Luz Ardiden

Luz Saint Sauveur, France

The Luz Ardiden is a col with a length of 13.3 kilometer. This is a highest category (HC) col. It is located in Luz Saint Sauveur, Midi-Pyrénées, France. The average grade of this col is 7.3% with a maximum of 9.4%. The Luz Ardiden ascents from 714 meter at the start, to 1.694 meter at the top, with a total of 981 ascending meters.


Luz Ardiden Profile


Distance 13.3 km
Elevation gain 981 m
Average grade 7.3 %
Maximum grade 9.4 %
Climb category HC
Minimum elevation 714 m
Maximum elevation 1694 m

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Luz Ardiden is a ski resort at an elevation of 1.720m located in the Hautes-Pyrénées department, in the Midi-Pyrénées. The road to the station, which was opened on 1975 is asphalted. It’s a collection of hairpins with a steep slope.

It has been climbed by the Tour de France and Vuelta a España.

The Tour finishes frequently in Luz Ardiden. Since the first time in the Tour in 1985, it has been a coveted victory, all the more so because in 1985 Bernard Hinault had to fight a tough battle to keep his yellow jersey. That day Pedro Delgado won on top of this mountain.
In 1988 Pedro Delgado had to defend his yellow jersey himself, and he did so by definitely eliminating Steven Rooks and Fabio Parra.
In 1990 it was Claudio Chiappucci who experienced purgatory, also with the yellow jersey on his shoulders. After an attack by Greg LeMond, he had only 5 seconds left in the general classification. Miguel Indurain won his second mountain stage of his career that day, a victory that announced undivided domination of the Tour for the next 5 years.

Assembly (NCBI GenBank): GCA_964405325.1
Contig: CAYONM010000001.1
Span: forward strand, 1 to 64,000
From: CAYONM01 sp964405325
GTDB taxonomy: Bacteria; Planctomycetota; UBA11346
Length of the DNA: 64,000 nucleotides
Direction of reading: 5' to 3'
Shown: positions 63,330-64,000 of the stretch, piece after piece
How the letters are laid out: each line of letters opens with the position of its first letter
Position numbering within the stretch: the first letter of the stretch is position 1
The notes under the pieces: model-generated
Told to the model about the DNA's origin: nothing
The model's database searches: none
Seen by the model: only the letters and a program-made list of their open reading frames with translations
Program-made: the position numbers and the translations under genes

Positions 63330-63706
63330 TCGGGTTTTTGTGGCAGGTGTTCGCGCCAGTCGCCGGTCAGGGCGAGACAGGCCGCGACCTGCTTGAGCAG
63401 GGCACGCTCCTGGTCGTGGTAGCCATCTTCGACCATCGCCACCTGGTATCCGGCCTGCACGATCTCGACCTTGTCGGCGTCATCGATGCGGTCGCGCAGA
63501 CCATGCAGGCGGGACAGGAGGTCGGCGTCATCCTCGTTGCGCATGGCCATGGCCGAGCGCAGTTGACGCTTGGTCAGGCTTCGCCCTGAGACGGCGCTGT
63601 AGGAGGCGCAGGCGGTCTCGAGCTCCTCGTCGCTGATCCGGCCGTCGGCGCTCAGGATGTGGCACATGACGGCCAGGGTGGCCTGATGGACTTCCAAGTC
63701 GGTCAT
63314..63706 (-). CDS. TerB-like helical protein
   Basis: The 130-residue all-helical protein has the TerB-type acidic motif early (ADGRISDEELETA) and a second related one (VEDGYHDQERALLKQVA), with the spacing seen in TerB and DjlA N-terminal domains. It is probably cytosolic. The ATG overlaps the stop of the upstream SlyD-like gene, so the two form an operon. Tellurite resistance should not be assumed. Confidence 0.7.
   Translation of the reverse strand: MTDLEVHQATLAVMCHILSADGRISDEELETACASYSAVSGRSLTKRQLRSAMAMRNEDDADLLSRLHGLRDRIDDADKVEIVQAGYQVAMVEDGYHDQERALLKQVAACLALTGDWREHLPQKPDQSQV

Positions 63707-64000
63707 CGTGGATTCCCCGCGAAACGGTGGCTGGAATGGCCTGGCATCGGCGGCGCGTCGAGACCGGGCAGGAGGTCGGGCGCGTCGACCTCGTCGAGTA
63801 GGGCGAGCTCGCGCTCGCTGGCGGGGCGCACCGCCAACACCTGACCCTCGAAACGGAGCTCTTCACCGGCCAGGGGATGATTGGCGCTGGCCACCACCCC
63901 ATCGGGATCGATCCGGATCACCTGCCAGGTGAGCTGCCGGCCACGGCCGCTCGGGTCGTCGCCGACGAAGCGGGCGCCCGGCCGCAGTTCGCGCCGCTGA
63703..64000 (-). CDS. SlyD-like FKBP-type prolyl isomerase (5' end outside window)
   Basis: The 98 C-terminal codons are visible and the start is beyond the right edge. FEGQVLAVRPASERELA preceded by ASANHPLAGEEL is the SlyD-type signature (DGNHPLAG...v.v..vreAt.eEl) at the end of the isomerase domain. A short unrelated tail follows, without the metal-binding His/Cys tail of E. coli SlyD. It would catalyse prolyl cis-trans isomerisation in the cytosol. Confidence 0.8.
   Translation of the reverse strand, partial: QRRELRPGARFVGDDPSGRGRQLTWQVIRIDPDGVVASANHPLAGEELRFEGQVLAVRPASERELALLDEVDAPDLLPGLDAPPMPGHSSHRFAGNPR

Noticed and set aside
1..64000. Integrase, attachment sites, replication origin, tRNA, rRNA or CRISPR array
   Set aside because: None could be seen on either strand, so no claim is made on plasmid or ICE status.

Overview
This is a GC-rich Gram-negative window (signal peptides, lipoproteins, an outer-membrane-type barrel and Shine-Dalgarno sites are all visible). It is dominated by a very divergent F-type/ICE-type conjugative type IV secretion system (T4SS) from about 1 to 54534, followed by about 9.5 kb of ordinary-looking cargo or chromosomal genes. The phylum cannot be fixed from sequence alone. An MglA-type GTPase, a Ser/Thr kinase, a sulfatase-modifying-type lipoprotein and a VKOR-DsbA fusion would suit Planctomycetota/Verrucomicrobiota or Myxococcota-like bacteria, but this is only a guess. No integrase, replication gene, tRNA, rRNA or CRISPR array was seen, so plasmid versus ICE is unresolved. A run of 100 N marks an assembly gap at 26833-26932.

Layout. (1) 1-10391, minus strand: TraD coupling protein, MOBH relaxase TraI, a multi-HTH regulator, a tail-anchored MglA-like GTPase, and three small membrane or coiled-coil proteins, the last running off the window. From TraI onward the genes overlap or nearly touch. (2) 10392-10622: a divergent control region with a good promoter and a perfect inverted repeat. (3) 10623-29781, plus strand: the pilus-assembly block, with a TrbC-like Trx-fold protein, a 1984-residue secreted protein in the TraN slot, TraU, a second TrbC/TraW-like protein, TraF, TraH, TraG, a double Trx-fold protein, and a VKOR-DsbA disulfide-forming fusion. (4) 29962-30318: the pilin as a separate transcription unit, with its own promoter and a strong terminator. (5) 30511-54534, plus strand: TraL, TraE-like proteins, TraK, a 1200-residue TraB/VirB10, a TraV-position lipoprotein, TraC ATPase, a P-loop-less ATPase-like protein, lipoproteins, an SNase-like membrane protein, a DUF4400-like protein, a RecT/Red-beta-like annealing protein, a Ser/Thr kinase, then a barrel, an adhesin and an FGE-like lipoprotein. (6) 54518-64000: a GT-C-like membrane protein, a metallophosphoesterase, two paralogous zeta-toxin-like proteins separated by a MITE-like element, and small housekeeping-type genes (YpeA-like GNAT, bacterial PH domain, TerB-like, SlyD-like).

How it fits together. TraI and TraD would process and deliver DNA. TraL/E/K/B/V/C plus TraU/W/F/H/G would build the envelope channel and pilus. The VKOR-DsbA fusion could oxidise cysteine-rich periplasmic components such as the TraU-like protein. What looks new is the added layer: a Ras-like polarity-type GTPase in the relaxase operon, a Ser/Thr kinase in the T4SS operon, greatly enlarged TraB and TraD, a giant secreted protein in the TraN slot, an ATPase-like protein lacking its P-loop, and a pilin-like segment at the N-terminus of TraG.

Four years later, it was in Luz-Ardiden that Richard Virenque's time as mountain king began, with a first stage victory, where he gained his reputation as a climber in 1994.
During the 2003 Tour de France, Lance Armstrong was riding with Iban Mayo at the start of the climb to Luz Ardiden when Armstrong crashed, bringing Mayo down with him. The fall was caused when Armstrong caught the handlebar of his bike on the strap of a spectator's bag. Jan Ulrich, who was riding just behind Armstrong and Mayo, avoided the crash, and in an act of chivalry, he slowed to wait for the fallen riders.

- Tour de France 1985 - Stage 17
- Tour de France 1987 - Stage 14
- Tour de France 1988 - Stage 15
- Tour de France 1990 - Stage 16
- Vuelta a Espana 1992 - Stage 9
- Tour de France 1994 - Stage 12
- Vuelta a Espana 1995 - Stage 17
- Tour de France 2001 - Stage 14
- Tour de France 2003 - Stage 14
- Tour de France 2011 - Stage 12